ConocoPhillips expects the oil and natural gas industry to partially recover in 2021 from the coronavirus pandemic, low demand and low prices, but the company expects oil demand to drop by 3 million to 4 million barrels per day in the United States in 2022-2023.
That assessment was offered by ConocoPhillips executive vice president and chief operating officer Matt Fox, Kallanish Energy reports.
He made his comments in a 32-minute keynote talk at the DUG Permian Basin & Eagle Ford, a virtual-only conference by Hart Energy that began on Tuesday and continues today.
The world in 2021 will see some recovery, but society will still be struggling with the post-Covid recession and workers may well be driving less if they are working from home, he said.
Houston-based ConocoPhillips is “pretty confident” that oil demand will be dropping and production will be less in subsequent years, he said.
“A lot of change is happening,” he said.
Fox said he expects oil prices to range between $40 and $70 a barrel. The prices will be “up and down like a fiddler’s elbow,” he said.
What the energy industry sent through last spring with the economic downturn was “unprecedented,” he said.
The world has radically changed since last March. The GDP has shrunk by 5%. It was the biggest drop since World War II.
Fox called the 2020 downturn a four sigma event, one that would occur on one day every 126 years. It was rare but devastating, he said.
And things would have been even worse if the industry did not act quickly to respond to the downturn, he said. It would have “created a world of hurt, much much worse,” he said
ConocoPhillips curtailed about one third of its worldwide production last spring when the coronavirus pandemic was at its peak, Fox said.
That was “a huge, huge decision,” he said.
The company was able to cut its production because of its strong financial balance sheet, he said.
It curtailed 225,000 barrels a day in May and 400,000 barrels per day in June with 65% of the curtailment in the Lower 48 states in the U.S., he said.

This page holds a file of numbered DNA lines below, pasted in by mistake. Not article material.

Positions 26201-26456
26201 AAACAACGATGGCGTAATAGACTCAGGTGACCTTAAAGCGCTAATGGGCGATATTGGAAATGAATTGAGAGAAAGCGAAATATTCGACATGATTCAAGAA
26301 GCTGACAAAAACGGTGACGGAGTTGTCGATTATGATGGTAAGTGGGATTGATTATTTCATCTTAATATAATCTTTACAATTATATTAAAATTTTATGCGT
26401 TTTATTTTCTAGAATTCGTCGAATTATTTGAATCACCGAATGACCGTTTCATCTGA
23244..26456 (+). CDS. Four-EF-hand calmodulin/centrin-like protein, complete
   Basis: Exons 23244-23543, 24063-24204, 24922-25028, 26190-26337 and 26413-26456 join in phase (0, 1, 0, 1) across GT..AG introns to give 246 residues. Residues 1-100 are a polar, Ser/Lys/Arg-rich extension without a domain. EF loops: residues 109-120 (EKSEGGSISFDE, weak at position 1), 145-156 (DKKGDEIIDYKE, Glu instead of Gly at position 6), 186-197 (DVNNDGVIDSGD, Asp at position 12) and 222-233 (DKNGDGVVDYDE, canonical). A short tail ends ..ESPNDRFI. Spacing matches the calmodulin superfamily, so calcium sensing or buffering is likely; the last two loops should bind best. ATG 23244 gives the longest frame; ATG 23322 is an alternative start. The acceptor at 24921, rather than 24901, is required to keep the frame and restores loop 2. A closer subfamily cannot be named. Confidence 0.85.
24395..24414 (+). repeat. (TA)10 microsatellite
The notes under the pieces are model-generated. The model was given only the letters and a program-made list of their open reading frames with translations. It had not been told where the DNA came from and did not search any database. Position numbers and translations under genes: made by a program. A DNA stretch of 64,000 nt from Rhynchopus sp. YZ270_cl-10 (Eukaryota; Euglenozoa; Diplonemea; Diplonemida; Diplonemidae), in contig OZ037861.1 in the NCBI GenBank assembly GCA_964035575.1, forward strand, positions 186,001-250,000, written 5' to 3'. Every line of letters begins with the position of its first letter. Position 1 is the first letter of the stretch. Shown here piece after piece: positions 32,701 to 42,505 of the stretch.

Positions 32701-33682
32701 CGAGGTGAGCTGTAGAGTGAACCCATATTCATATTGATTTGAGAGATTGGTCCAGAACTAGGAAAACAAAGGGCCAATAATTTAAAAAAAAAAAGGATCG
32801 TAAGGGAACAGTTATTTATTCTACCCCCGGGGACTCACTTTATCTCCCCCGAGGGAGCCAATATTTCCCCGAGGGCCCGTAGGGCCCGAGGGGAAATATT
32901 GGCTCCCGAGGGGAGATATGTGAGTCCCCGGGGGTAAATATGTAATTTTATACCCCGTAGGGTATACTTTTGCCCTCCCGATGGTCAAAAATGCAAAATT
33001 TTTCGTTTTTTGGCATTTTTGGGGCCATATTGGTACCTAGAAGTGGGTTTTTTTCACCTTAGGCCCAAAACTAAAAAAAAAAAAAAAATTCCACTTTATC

The company chose to forego about $500 million in income at $25 per barrel with the likelihood that it might earn 20% to 30% more for that oil in the future.
His company was the largest curtailer “by far” in North America, he said.
Total U.S. curtailments by all energy companies were 1.8 million barrels per day in May and 2.2 million barrels per day in June, he said.
ConocoPhillips curtailed more production than Norway, Indonesia, Mexico and Malaysia combined, he said.
Most of its curtailments have ended in the last three months, although full production has not returned to some spots in western Canada, he said.
His company is active in the Eagle Ford Shale in South Texas, the Permian Basin in West Texas and New Mexico, the Bakken Shale in North Dakota and Montana, the Montney Shale in British Columbia and in Alaska. It also has operations overseas.
Its production is generally flat in the Eagle Ford and the Bakken Shale and still growing in the Permian Basin and the Montney Shale, he said.
Consolidation is needed in the booming Permian Basin where 100 different companies drilled wells in the last year, Fox said.
His company has more rigs in the Eagle Ford than in the Permian Basin, he said.
It is taking a moderate approach to developing and drilling wells in the Eagle Ford which was heavily drilled and too quickly drilled by energy companies about seven years ago, he said.
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